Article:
Double Cross: Deception Techniques in War
The underlying premise of deception is to convince the “other” of something that is not true. During battle, it is more clear who the “other” is. However, some contemporary deception tactics are so complex that, to be successful, they must blur definitions of who is the “other.” Of course writing on contemporary deception techniques has its challenges, as the most elaborate and effective techniques are likely to be guarded for a very long time. Fortunately, military deception has a long and rich history. While its tactics have evolved to work in contemporary times, its general strategies have remained unchanged arguably since antiquity.
This book focuses on some deception tactics during the two World Wars. There are short takes on military deception before and after the World Wars (such as the US Civil War, as well as US engagements in Korea, Vietnam, and the Arabian Gulf), but the majority of the narrative is drawn from WWI and WWII. These are reported as stories – something more akin to a history lesson than lessons for a strategist (although there are elements of both). The stories themselves are engaging and written so that they can be read and understood at a middle-school level – perfect for inspiring young minds. Adult readers may feel that they would want more, and the book has only two-and-a-half pages of references. WWII has the greatest concentration of references in the bibliography, and most of the references have more of a historical reporting perspective rather than lessons for strategists.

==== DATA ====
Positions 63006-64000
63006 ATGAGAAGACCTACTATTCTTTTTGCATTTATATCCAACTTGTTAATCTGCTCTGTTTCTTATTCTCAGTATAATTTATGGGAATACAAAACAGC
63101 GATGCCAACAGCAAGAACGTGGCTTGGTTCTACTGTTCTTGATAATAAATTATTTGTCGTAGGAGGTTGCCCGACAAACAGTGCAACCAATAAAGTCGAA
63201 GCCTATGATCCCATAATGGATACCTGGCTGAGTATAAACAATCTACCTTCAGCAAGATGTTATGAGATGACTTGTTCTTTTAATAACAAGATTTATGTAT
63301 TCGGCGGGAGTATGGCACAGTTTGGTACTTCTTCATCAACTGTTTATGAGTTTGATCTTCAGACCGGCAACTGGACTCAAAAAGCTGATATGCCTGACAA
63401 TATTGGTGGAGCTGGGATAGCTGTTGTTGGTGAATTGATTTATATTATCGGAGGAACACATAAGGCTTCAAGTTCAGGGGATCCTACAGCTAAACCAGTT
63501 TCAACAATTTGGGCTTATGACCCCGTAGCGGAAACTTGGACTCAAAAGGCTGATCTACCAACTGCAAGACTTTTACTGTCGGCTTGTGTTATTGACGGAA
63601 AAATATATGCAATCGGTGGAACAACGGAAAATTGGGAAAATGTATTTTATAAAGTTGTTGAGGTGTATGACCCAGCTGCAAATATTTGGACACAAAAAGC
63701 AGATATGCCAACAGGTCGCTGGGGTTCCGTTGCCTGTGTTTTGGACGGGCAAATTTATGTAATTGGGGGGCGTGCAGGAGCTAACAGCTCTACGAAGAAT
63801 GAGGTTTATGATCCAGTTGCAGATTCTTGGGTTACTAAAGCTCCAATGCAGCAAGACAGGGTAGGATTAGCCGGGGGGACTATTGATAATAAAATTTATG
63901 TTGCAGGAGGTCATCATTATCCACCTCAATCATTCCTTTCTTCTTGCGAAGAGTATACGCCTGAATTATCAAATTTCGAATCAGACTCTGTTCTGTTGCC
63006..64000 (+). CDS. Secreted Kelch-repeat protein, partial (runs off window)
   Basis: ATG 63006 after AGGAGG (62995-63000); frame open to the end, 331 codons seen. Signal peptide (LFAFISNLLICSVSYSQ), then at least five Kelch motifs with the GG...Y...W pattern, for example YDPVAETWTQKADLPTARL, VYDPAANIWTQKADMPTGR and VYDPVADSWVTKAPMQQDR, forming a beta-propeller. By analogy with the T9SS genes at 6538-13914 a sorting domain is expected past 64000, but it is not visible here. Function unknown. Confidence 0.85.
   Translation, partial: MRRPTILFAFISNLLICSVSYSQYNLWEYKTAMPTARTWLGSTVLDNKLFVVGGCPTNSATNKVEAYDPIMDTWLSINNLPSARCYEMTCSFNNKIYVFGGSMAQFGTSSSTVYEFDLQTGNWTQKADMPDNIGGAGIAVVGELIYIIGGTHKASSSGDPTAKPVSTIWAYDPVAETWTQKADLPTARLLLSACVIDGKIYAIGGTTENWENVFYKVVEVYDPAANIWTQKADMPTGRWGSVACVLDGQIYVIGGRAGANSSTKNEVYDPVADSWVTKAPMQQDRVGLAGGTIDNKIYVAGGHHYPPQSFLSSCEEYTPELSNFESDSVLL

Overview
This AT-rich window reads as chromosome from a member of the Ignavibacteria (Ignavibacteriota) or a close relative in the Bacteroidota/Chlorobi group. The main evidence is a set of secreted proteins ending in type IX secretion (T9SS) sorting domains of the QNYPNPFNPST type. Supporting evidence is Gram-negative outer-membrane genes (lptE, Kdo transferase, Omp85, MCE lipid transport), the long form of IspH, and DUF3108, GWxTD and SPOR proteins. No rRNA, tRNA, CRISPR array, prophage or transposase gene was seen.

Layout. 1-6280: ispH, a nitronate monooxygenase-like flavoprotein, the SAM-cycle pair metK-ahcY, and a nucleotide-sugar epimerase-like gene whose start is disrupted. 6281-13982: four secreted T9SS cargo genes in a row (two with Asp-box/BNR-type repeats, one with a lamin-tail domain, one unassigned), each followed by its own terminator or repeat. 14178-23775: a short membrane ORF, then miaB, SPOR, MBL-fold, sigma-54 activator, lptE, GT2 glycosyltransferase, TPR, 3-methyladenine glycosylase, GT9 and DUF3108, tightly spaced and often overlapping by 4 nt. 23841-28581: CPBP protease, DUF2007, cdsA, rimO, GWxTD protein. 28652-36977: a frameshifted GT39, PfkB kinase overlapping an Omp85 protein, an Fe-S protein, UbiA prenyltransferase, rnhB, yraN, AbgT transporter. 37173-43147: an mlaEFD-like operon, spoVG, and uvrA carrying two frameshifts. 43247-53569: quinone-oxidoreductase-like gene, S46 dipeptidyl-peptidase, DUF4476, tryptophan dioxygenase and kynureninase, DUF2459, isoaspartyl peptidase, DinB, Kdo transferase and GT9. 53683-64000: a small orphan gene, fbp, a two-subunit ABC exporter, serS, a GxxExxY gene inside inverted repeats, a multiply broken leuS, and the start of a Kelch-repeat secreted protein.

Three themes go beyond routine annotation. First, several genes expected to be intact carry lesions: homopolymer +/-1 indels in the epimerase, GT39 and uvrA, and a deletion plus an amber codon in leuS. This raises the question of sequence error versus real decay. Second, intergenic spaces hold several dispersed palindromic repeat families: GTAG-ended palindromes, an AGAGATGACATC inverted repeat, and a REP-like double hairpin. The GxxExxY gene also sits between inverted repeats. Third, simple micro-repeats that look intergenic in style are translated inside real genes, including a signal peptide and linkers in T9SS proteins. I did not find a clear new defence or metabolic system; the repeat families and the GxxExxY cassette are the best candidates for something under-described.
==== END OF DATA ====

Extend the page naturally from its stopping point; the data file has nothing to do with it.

From the perspective of historical reporting – especially for events during the World Wars – this book is an excellent primer. Its presentation can be used to spark interest in the subject matter. However, readers more interested in learning how deception and the strategy to carry it out is actually crafted will find this book wanting. Overall, an excellent book for younger readers, and a good primer for adults.
|Page Count||256 pages|
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